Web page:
Table 4: Factors associated with modern contraceptive use among refugee adolescents


Crude OR 

(95% CI)


Adjusted OR (95% CI)


Age in years

            Median(IQR): 19(18-19)


0.83 (0.64 to 1.07)




0.75 (0.48 to 1.16)




Marital status











1.40 (0.79 to 2.46)


0.43 (0.20 to 0.93)



0.43 (0.17 to 1.10)


0.11 (0.04 to 0.35)



1.21 (0.46 to 3.16)


0.29 (0.08 to 1.00)



Number of children alive 

            Mean (SD): 1.5 (0.727)



0.70 (0.46 to 1.05)






0.83 (0.51 to 1.33)





Partner’s age

            Median (IQR): 26 (24 – 30)



0.91 (0.86 – 0.98)






0.93 (0.86 to 0.99)





Partner’s Occupation











0.77 (0.42 to 1.41)


0.82 (0.43 to 1.58)


            Peasant farmer

0.45 (0.18 to 1.08)


0.49 (0.20 to 1.24)



1.86 (0.84 to 4.11)




95% CI – 95% Confidence Interval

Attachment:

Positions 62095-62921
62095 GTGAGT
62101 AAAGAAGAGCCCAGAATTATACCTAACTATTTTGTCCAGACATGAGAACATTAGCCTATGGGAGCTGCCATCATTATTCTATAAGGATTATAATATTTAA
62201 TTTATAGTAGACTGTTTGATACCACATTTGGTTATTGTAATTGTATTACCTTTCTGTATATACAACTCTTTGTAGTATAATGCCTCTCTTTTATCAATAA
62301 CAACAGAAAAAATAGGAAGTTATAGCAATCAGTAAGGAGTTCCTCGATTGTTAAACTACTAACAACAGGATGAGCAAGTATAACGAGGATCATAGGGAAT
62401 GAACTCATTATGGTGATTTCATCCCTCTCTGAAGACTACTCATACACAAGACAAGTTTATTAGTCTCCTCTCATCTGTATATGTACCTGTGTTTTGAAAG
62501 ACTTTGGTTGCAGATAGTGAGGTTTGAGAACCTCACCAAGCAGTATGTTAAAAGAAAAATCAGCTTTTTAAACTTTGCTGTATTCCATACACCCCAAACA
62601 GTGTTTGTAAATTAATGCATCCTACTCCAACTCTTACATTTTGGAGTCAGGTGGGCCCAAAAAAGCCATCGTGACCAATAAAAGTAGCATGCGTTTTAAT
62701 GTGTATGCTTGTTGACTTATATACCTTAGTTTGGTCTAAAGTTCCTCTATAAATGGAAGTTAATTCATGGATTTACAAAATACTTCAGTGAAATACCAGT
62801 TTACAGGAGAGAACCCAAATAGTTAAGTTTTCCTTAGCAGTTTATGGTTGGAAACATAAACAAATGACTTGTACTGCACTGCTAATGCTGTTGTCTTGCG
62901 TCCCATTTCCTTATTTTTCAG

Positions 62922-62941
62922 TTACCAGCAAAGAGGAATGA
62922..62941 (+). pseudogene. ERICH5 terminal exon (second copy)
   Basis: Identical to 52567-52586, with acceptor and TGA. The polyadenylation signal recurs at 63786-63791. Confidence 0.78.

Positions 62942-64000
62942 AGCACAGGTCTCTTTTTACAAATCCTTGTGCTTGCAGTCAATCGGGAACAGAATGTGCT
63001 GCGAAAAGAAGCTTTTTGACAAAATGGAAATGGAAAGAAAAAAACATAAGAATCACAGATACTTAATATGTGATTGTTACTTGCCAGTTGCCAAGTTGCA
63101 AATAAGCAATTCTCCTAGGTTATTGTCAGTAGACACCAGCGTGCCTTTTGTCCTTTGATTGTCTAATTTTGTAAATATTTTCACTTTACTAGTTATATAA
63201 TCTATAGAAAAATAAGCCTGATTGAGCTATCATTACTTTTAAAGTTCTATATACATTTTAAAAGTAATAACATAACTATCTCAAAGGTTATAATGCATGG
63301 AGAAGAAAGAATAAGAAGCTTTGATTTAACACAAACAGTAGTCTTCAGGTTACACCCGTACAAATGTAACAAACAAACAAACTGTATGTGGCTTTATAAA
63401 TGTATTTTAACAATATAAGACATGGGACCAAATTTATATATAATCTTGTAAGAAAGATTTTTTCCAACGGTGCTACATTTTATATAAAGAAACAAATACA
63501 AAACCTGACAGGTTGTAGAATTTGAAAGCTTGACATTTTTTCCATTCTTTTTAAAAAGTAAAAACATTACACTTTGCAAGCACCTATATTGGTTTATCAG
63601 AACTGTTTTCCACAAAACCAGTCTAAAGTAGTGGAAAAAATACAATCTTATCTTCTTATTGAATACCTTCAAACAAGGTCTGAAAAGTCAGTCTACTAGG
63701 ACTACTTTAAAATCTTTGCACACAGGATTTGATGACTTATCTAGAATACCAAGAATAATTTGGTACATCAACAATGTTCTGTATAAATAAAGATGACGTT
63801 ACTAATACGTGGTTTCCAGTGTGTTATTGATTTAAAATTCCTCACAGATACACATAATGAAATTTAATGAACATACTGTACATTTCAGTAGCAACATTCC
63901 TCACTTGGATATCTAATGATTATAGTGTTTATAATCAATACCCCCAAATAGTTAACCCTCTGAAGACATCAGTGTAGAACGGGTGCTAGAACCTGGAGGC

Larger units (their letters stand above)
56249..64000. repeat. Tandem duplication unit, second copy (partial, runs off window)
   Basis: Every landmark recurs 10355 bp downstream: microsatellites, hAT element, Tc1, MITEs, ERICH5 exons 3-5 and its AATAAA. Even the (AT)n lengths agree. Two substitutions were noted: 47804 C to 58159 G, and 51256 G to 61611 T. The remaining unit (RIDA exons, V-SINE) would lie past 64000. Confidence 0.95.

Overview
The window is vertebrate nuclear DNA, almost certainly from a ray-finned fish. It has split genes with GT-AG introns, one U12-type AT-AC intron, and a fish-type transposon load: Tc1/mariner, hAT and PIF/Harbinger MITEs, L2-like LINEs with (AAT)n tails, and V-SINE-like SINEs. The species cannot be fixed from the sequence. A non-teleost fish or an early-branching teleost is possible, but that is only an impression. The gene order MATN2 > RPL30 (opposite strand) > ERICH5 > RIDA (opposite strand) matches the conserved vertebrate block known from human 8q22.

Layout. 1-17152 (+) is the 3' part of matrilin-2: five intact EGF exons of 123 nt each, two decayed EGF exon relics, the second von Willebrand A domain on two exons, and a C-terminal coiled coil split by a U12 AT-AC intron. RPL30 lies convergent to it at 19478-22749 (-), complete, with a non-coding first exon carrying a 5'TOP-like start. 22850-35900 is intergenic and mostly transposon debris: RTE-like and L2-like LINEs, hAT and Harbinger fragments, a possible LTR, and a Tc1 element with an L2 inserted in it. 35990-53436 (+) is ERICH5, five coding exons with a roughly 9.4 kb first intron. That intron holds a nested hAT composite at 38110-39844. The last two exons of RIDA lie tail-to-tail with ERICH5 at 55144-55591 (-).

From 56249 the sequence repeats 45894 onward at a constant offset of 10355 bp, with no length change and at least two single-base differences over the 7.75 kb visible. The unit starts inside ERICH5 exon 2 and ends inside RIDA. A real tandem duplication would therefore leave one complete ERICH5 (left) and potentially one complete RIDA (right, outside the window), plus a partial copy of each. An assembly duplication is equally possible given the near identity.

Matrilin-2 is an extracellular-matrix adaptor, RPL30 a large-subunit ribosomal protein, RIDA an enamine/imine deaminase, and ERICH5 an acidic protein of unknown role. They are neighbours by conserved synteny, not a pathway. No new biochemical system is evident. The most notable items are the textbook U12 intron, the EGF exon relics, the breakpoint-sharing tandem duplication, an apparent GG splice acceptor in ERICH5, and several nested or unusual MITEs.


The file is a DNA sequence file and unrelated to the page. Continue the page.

This study assessed the prevalence and factors associated with modern contraceptive use among female refugee adolescents in Palabek refugee settlement, Northern Uganda. The prevalence of modern contraceptive use was less than a tenth, and yet almost all (93%) did not want to become pregnant. Moreover, 70% of the respondents had ever been pregnant. The contraceptive prevalence rate in our study is much lower than that of the general population of married and unmarried sexually active female adolescents in Uganda, which was reported to be 25.2% (16). Several studies from other refugee settings have reported similar findings of low modern contraceptive use among refugee adolescents  (15, 22, 23). For example, in a multi country study of refugee settings, current use of contraceptives was reported to be only 4% (22). In addition, a study among refugees in Ghana reported current contraceptive use of 7.3% (23). In previous studies, low prevalence of modern contraceptive use in refugee settings was attributed to inadequate knowledge on contraceptives, fear of side effects and partner prohibitions (18, 22, 24). However, in our study knowledge of contraceptives was high and can therefore not explain the low prevalence of contraceptive use among adolescents in Palabek refugee settlement. The main reason for non-use was fear of side effects. The low prevalence could also be attributed to poor access to modern contraceptives since 70.2% of the participants could not access a contraceptive source within 10 minutes’ walk from their homes.